Hunter Biden is potentially facing serious legal trouble in relation to his ongoing paternity suit involving a young girl he fathered out of wedlock several years ago during an affair with a woman from Arkansas.
The judge presiding over the case ordered during a hearing on Monday that Biden must appear in person for all future hearings for the remainder of the proceedings, the New York Post reported.
That order stemmed from the frustration expressed by the judge over the extended timeline of the litigation caused by repeated delays and an inability of Biden's attorney to answer seemingly basic questions about his client who was not in attendance for the hearing.
The Arkansas Democrat-Gazette reported Monday that Independence County Circuit Judge Holly Meyer held a hearing via Zoom to address a motion filed days earlier by the attorneys representing Lunden Roberts, the mother of the 4-year-old girl linked to Hunter Biden by way of a DNA test in 2019.
The lawsuit, first filed by Roberts in 2018, was seemingly settled in March 2020 with an agreement that included monthly child support payments from Biden, but he petitioned to reopen that case last year to try and reduce those monthly payments, which predictably prompted motions from Roberts for discovery to reveal the full extent of Biden's financial situation.
A motion filed last week in the case by Roberts' attorneys announced that she had hired a man named Garrett Zeigler as an "expert witness" on Biden's abandoned laptop, which purportedly contains pertinent financial information, but during the Monday hearing, Biden's attorney Brent Langdon seemed to dispute that the laptop even belonged to his client at all in expressing opposition to the hiring of Zeigler.
"Well, let's clear that issue up right now. Is it your client's laptop or not?" Judge Meyer asked. Langdon replied, "Your honor, I'm not involved in all of that stuff. It's not my client's laptop as far as I know."
After issuing a reminder that clients would be held to what their attorneys say in court, Meyer tried again and asked, "Is it your client's position, you're representing to this court, that it is not his laptop?" However, Langdon said in response, "Your honor, I am not in a position to even begin to answer that question."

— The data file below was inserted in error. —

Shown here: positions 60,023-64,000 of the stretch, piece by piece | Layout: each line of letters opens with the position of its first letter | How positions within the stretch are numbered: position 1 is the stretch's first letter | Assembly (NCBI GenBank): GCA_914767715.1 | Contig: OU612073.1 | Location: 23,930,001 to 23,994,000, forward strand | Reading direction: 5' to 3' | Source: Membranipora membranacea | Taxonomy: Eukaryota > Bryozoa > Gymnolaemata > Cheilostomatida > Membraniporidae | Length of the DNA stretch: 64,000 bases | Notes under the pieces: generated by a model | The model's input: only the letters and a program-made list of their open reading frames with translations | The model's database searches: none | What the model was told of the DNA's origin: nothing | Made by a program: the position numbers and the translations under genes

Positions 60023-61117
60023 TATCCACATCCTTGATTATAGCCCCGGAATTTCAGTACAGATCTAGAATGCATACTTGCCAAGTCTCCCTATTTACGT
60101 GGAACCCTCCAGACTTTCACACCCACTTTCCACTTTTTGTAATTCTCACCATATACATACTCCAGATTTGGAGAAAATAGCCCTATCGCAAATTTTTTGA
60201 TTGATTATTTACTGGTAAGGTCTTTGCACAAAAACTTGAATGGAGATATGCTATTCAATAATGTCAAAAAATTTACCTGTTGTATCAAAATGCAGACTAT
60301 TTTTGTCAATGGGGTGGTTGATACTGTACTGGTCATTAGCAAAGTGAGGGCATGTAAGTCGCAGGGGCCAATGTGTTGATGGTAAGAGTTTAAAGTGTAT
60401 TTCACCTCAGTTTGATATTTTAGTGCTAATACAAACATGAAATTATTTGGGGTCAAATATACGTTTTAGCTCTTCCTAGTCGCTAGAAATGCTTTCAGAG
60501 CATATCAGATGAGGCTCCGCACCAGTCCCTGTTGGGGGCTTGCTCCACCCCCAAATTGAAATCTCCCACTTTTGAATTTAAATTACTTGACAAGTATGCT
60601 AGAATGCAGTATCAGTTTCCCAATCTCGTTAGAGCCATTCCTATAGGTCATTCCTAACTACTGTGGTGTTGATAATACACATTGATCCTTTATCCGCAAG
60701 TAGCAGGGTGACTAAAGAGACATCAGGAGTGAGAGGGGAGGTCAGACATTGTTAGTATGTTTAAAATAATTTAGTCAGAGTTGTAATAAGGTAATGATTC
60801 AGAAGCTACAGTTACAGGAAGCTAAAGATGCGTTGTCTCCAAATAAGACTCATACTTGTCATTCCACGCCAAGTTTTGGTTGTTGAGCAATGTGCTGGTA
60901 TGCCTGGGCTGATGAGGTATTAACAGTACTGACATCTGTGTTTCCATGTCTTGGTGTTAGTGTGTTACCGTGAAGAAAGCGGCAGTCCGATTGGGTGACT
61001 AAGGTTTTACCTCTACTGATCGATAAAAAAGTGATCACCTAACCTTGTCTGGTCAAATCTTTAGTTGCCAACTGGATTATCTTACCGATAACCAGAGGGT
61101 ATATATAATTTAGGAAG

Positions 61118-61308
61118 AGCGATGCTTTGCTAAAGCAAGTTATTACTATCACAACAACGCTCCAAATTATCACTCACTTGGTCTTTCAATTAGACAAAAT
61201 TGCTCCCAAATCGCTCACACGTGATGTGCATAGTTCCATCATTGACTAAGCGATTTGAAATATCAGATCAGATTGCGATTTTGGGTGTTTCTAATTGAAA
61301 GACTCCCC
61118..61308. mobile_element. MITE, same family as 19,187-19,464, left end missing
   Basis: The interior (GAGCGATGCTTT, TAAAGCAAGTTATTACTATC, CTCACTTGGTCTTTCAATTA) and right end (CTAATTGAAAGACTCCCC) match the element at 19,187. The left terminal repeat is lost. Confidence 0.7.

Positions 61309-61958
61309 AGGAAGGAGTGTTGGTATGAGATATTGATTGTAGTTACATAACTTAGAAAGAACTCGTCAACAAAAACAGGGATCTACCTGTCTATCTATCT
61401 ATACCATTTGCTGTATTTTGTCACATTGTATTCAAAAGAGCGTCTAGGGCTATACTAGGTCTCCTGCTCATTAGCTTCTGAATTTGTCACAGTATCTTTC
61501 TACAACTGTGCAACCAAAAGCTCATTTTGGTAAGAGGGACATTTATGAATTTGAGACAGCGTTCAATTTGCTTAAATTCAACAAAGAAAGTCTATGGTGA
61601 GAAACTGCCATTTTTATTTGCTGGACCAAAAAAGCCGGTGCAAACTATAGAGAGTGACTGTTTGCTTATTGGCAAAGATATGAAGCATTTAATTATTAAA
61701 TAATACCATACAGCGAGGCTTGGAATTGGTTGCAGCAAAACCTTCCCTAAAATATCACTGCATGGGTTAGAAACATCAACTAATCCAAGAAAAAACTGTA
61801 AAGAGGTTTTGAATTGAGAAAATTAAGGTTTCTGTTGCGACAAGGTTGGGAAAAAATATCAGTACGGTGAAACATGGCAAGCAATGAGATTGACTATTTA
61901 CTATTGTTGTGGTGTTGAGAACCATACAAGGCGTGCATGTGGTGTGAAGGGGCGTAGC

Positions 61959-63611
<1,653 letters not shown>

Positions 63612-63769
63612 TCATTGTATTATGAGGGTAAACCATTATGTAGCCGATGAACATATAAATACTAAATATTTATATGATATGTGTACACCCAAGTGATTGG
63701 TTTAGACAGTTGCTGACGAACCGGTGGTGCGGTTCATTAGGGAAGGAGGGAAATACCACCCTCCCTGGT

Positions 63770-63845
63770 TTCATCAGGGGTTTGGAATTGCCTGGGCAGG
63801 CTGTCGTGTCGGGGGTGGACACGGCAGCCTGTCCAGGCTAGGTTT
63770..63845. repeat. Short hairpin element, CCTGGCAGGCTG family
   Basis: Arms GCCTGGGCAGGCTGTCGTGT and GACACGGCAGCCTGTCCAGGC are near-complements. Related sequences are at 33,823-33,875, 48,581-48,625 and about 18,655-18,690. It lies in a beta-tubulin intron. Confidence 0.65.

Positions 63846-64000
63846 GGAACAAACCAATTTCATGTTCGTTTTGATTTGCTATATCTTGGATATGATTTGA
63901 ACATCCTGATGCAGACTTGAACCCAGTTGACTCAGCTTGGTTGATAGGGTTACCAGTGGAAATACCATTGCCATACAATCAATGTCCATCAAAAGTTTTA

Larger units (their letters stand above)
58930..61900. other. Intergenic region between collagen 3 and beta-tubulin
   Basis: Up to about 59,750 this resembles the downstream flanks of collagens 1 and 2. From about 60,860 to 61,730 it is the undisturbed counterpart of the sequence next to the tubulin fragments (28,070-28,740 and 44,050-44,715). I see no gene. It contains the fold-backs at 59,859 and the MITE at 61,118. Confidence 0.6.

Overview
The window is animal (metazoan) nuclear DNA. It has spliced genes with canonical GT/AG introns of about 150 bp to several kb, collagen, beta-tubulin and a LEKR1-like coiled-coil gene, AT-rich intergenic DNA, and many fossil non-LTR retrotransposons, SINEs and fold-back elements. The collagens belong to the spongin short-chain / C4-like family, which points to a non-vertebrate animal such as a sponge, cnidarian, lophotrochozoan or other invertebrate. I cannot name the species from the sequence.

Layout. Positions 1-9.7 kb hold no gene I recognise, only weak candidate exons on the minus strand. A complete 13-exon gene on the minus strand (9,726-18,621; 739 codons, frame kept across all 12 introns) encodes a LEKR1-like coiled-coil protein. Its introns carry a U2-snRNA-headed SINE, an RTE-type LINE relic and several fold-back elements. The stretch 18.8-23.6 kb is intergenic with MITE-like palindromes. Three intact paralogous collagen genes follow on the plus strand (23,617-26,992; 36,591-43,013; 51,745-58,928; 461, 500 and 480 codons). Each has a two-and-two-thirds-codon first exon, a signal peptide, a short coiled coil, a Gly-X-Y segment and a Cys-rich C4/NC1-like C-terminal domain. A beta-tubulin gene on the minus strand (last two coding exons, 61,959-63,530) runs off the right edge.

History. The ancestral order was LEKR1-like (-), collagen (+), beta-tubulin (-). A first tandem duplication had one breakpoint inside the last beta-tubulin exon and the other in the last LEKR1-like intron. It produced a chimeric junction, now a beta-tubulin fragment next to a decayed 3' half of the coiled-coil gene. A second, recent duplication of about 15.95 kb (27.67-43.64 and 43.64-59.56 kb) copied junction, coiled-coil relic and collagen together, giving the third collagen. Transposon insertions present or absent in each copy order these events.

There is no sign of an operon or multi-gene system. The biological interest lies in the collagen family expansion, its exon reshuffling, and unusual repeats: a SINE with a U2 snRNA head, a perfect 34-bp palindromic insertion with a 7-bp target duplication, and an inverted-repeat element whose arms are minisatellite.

That dodge from Biden's attorney proved to be too much for the judge, as Meyer then addressed the attorneys for both parties and said, "From now on ... I want both of your clients at every hearing I conduct," and added, "I will no longer allow us to excuse clients ... because it is interfering with the progress of litigation, which is taking way too long to get over simple points."
The judge proceeded to deny Langdon's request for a restraining order against Zeigler and set a date of May 1 for the next hearing, at which both Biden and Roberts must now be present, ahead of a tentatively scheduled trial date of July 24-25.
Hunter Biden should perhaps consider himself lucky that he was only ordered by Judge Meyer to appear in person for all future hearings, as the attorneys for Roberts had actually asked the judge in last week's filed motion to hold Biden in contempt of court and temporarily incarcerate him for failing to provide any requested information as part of the court-ordered discovery process.
The motion noted that despite an order of protection issued by Meyer in February to keep Biden's financial information secret, "not so much as one single item or word" had been turned over since then by Biden's attorney.
Roberts' attorneys further asserted that there was "no valid excuse or justification" for that failure, that Biden was "playing games" with the court and deliberately engaging in "vexatious litigation practices" to delay the proceedings, and argued, "This court should incarcerate the defendant in the Cleburne County Detention Center until he complies with this court’s orders and answers discovery."
It will be interesting to see whether or not Biden does appear in person for the next hearing set for Monday, and if not, whether the judge will then grant more consideration to the requests that he be held in contempt and jailed or sanctioned for failing to fully comply with the court's orders.